The British government has recently decided to toughen sentences on drivers who cause death while using their mobile phones. It’s not just the UK; other states and cities in North America are also adopting tougher measures to combat distracted drivers.
While drunk driving fatalities in the U.S. have decreased by more than half since 1982 — thanks to effective campaigns and consistent media reporting — another universal problem has taken hold and is threatening road safety. The use of handheld technology has greatly increased in the last three decades, and individuals are likely to own more than one electronic device now. Even vehicle manufacturers are installing screens and other voice-based features, which actually distract drivers more than traditional, manual features.
Adding to the high-profile case where three children and a woman were killed when a lorry driver who was distracted by his mobile phone ploughed straight into their car, The Guardian reported that in the UK, in 2016 alone “157 people were sentenced for causing death by dangerous driving, with a further 32 convicted of causing death by careless driving while under the influence of alcohol or drugs.”
The lorry driver received a ten-year sentence in October 2016, a punishment many opined is too lenient for the manslaughter of four. “The average sentence for causing death while driving is less than four years,” reported The Telegraph. Part of the UK government’s renewed efforts to improve road safety, maximum penalties have been raised from 14 years to life sentences of imprisonment.
The Oregon Department of Transportation considers distracted driving a statewide problem too. A report published in February 2017 by the department’s Distracted Driving Task Force notes the urgency of the situation, “In Oregon, a crash caused by distracted driving occurs approximately every three hours. It has become an epidemic facing the country and the state with traffic fatalities and injuries increasing each year.” The force recommends amending the current cell phone statute and implementing coordinated education and media campaign, among others.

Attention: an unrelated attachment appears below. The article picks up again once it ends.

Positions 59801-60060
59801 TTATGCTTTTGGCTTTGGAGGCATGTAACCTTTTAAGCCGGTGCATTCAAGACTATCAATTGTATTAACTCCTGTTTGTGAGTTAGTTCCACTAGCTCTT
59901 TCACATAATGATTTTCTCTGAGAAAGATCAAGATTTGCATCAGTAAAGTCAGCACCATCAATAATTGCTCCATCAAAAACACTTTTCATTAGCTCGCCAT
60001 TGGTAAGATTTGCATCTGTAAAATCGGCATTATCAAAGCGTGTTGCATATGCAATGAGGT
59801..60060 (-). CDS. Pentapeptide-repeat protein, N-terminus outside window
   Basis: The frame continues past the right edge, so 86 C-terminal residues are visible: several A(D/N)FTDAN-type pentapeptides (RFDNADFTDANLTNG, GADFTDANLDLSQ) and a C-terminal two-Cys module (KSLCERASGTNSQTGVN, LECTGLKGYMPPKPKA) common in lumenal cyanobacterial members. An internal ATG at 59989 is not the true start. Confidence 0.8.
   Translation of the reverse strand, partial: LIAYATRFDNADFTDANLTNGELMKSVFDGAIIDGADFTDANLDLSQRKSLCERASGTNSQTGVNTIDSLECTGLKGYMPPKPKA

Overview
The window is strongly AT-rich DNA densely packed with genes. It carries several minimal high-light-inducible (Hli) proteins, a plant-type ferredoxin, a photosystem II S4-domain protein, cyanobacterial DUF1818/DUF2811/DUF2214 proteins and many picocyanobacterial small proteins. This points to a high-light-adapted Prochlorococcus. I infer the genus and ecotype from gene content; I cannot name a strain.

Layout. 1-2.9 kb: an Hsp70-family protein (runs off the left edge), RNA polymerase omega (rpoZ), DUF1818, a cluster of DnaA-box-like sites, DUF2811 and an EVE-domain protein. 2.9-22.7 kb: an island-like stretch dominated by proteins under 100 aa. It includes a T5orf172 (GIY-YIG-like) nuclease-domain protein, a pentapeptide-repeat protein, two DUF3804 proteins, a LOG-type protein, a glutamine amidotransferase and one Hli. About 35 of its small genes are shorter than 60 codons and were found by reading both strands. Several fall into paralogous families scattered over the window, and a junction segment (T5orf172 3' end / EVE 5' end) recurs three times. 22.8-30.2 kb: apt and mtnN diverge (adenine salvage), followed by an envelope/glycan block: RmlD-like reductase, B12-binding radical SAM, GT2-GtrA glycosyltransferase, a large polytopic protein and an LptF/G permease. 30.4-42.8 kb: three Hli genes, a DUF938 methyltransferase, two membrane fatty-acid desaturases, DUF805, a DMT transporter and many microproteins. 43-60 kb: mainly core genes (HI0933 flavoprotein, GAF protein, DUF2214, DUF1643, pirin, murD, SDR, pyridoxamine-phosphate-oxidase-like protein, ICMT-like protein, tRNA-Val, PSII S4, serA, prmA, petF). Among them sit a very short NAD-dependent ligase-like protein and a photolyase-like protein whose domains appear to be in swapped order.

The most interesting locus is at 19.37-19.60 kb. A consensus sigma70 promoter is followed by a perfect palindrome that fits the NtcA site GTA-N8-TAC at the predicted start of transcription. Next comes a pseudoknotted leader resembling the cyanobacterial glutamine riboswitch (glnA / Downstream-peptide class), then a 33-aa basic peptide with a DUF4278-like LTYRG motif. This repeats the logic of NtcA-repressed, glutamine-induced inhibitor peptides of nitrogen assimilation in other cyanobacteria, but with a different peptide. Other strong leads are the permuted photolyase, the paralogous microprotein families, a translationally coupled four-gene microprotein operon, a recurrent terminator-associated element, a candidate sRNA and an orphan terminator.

Effective October 1, 2017, the state of Oregon expanded the existing ban on cell phone use while driving to all electronic mobile devices. First-time offenders face fines of US$130-$1,000, and if that’s not enough of a deterrent, violators face fines of US$220-2,500 for their second offense, and a misdemeanor conviction with a minimum fine of US$2,000 and up to six months in jail for their third offense.
Distracted driving is also a prevalent threat in Canada’s roads. Canada’s National Action Plan report to address distracted driving points to a general upward trend in the percentage of fatally injured drivers across all age groups from the year 2000-2013. The Canadian government has banned the use of handheld phones while driving, implemented measures for enforcement and education, and strengthened data collection “in relation to enforcement activities, observational surveys and fatal crashes.”
Despite the penalties introduced, reports from the Ottawa Police Service indicate that distracted driving fines had totaled one million dollars in the first 10 months of 2016 and that “drivers perceive distracted driving citations as the ‘cost of doing business.’”
While the province of Ontario in Canada currently has no legislation for careless driving causing death, the government also plans to crack down on distracted driving. In 2016, a total of 483 people were killed on Ontario roads, CTV News reported.
Ontario’s legislators are proposing a new law that metes out tougher punishment for careless and distracted drivers who cause death and injury. That includes a license suspension of up to five years, fines of CA$2,000-$50,000, and up to two years of jail time.
It’s clear that penalties in the form of fines, jail sentences and license suspensions alone will not change all drivers’ behaviors. Different from drunk driving, driving while multitasking, texting or checking one’s Twitter or Facebook feed has become a habit for many, which makes it difficult to change these behaviors.
The impulse to respond to calls and messages on the phone instantly is difficult to break. Considering how simple it is to activate hands-free or built-in devices to receive calls, it should be widely encouraged and accepted as a standard. Another positive habit that can be taught to new drivers is to switch the phone to silent mode while driving.
While there is a need to devise research-driven campaigns, there is limited knowledge regarding distracted driving and a lack of proven strategies to combat the issue. It would perhaps be more effective to reinforce the unacceptability of such bad habits early on through education to prevent its formation, specifically in the context of driving. The public would also benefit greatly from unified educational campaign messages that highlight the urgency of the issue.
The use of media to change public perception about distracted driving is also key. Consistently reporting distracted driving events can increase the behavior’s perceived risk, motivate a change in social norms, and eventually prevent significant loss of life and injuries.